LimeWire makes a comeback after ten years with an NFT marketplace

Limewire, a popular peer-to-peer file-sharing website from the early 2000s that went defunct in 2010, is entering the market with a digital collecting marketplace in the hands of its new owners.

In an official announcement on Wednesday, the platform revealed its plans to launch a non-fungible token marketplace targeting the arts and music industries. The NFT marketplace is expected to launch in May and an official NFT with a token reward system is expected later this year.

The marketplace will be fully curated and launched with major artist partnerships from the music industry. LimeWire has also partnered with Algorand for cost and energy efficient minting.

Brothers Paul and Julian Zehetmayr bought the rights to the company in hopes of reviving the brand in the Web3 era. Given LimeWire’s connection to the music industry (it was mainly used for downloading pirated songs), the new era for the brand will be focused on supporting artists and the music industry.

Speaking about the platform’s controversial past, the CEO brothers claimed it was one of the main reasons for them to revive the brand and support real artists and their content.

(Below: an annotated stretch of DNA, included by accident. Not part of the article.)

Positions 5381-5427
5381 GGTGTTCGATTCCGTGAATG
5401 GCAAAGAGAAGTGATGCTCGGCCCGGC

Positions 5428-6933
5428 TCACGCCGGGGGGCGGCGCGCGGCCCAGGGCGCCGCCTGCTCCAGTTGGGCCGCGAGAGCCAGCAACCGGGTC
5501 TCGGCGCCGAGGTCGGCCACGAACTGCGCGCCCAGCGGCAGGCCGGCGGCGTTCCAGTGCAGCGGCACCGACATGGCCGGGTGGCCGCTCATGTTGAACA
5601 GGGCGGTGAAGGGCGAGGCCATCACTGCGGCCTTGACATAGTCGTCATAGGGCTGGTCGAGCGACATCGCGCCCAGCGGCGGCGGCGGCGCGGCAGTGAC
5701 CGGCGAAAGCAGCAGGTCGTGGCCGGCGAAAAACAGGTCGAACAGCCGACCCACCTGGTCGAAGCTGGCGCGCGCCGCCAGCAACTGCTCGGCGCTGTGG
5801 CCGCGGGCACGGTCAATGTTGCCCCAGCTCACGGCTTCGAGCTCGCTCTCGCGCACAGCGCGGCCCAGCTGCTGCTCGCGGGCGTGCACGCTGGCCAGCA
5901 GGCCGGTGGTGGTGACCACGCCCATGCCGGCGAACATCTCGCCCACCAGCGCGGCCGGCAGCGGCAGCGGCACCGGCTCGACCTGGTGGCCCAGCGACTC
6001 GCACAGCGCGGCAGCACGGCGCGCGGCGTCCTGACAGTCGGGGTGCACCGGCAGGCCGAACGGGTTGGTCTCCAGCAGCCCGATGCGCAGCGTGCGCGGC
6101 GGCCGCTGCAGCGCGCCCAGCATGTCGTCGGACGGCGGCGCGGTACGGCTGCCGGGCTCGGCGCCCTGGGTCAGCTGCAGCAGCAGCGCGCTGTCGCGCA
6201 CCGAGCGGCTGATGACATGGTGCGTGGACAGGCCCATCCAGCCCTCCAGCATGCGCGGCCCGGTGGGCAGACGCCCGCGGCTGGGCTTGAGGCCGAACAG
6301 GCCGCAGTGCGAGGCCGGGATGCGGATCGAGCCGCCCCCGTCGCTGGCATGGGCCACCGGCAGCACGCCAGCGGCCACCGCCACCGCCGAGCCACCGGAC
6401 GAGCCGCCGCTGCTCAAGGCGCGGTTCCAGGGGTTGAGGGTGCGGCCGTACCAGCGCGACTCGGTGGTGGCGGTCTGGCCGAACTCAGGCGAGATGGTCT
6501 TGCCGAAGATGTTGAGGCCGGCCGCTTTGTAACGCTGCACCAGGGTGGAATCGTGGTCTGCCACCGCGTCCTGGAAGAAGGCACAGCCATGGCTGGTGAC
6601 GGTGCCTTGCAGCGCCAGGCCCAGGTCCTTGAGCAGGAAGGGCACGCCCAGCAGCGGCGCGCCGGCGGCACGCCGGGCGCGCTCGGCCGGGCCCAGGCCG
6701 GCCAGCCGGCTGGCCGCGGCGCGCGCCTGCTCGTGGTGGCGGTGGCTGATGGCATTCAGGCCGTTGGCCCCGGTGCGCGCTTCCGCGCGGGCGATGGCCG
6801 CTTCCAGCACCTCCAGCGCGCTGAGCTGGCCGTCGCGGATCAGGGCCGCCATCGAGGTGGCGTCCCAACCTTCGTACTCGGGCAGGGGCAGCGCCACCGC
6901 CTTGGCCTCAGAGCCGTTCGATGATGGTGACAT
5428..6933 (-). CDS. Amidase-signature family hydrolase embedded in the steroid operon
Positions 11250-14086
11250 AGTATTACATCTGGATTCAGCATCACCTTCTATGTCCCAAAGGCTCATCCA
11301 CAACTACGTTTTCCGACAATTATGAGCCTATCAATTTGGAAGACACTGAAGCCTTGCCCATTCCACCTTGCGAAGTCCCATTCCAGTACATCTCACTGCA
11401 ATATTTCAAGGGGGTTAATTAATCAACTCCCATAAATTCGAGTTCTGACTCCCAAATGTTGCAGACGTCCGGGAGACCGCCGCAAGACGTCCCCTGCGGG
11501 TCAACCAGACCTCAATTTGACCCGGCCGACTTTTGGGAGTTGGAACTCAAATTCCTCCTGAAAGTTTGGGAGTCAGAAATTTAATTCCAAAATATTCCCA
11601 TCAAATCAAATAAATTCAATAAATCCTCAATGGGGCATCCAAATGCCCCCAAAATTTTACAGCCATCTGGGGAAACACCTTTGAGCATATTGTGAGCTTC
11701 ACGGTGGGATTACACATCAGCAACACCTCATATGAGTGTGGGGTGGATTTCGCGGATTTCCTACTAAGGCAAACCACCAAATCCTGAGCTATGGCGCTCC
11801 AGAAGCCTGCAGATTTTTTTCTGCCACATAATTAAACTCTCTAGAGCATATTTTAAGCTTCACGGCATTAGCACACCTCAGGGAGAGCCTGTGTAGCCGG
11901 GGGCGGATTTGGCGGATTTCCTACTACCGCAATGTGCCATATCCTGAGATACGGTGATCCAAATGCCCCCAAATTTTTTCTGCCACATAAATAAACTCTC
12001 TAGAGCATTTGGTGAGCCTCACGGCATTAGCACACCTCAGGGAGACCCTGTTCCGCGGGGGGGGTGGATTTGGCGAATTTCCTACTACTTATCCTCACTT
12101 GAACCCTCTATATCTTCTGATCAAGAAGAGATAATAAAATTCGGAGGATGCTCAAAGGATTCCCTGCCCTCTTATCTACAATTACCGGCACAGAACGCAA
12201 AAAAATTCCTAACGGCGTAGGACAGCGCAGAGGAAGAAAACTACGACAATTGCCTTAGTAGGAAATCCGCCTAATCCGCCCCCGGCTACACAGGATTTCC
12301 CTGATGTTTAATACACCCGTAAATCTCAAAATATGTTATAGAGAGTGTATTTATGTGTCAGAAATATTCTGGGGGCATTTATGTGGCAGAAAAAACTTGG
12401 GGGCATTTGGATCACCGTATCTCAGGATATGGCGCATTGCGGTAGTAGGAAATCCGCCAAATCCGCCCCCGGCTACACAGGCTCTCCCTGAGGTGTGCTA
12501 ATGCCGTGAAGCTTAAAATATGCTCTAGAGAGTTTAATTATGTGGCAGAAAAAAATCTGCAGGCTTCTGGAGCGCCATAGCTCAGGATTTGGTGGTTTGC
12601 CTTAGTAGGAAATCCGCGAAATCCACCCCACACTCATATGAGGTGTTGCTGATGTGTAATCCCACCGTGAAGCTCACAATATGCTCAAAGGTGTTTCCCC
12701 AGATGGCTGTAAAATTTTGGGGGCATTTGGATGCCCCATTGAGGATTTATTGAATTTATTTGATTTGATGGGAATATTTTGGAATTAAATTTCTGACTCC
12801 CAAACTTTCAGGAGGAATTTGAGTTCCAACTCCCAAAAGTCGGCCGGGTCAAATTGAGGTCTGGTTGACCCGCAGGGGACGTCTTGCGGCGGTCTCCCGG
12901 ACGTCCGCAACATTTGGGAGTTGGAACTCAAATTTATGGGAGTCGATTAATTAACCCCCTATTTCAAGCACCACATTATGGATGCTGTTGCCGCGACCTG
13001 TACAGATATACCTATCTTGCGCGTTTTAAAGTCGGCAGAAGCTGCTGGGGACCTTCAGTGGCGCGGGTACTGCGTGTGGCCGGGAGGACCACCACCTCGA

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“LimeWire returns as a platform for artists, not against them. On LimeWire, the majority of revenue goes directly to the artist, and we will work with creators to allow full flexibility, ownership and control over their content,” said Julian.

Limewire’s controversial past had been the reason for several lawsuits from music labels and the platform founder Mark Gorton agreed to Pay $105 million fined by record labels for copyright infringement in May 2011.

The company’s CEOs stressed that the relaunch aims to set the record straight and build a digital collectible market for the music community.

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